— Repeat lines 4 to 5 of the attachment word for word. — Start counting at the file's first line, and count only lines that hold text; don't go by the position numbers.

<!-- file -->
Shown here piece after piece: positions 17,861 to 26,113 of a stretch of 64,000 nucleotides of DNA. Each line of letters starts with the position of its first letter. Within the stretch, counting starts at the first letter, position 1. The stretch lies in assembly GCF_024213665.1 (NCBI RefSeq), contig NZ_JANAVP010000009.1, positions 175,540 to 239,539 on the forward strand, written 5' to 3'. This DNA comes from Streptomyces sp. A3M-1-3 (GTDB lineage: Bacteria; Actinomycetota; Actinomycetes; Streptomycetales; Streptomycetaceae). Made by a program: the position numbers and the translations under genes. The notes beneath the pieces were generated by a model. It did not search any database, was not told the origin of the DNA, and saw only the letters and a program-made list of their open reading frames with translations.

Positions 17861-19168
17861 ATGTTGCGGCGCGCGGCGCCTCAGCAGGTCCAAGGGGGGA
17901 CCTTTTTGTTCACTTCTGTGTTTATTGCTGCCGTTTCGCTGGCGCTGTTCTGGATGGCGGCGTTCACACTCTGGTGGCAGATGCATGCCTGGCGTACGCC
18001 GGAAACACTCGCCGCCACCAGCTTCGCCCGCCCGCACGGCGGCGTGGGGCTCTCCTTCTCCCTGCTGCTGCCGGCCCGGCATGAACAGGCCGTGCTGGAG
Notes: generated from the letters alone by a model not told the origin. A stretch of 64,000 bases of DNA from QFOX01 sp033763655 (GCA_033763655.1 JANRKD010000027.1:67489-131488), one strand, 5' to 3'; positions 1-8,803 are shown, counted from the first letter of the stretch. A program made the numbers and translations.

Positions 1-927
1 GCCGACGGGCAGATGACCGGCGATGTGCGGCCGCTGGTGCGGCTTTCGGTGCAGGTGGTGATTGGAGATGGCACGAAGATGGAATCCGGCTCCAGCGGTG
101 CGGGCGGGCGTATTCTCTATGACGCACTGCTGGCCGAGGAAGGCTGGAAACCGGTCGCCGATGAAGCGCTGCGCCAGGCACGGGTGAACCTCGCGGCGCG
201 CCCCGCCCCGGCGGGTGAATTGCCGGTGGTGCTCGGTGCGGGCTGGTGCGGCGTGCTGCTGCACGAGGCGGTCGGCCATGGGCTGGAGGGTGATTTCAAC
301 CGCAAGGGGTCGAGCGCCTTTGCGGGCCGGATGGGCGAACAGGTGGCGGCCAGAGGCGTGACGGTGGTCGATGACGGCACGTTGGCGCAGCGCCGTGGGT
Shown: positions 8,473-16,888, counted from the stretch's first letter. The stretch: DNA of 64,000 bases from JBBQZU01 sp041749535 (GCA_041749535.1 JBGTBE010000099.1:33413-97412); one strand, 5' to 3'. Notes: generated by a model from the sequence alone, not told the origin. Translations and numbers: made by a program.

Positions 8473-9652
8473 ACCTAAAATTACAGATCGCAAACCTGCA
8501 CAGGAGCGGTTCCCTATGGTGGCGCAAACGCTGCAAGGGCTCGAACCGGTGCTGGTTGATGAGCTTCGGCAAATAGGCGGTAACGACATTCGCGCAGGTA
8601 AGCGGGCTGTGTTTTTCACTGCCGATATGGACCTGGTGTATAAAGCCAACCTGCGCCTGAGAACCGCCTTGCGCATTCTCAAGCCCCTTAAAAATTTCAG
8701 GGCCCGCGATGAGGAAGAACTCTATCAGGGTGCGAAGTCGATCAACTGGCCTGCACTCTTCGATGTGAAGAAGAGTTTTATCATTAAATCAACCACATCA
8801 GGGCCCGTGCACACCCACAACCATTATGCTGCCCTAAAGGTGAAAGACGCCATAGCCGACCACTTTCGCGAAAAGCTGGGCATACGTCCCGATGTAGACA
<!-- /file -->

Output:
17901 CCTTTTTGTTCACTTCTGTGTTTATTGCTGCCGTTTCGCTGGCGCTGTTCTGGATGGCGGCGTTCACACTCTGGTGGCAGATGCATGCCTGGCGTACGCC
18001 GGAAACACTCGCCGCCACCAGCTTCGCCCGCCCGCACGGCGGCGTGGGGCTCTCCTTCTCCCTGCTGCTGCCGGCCCGGCATGAACAGGCCGTGCTGGAG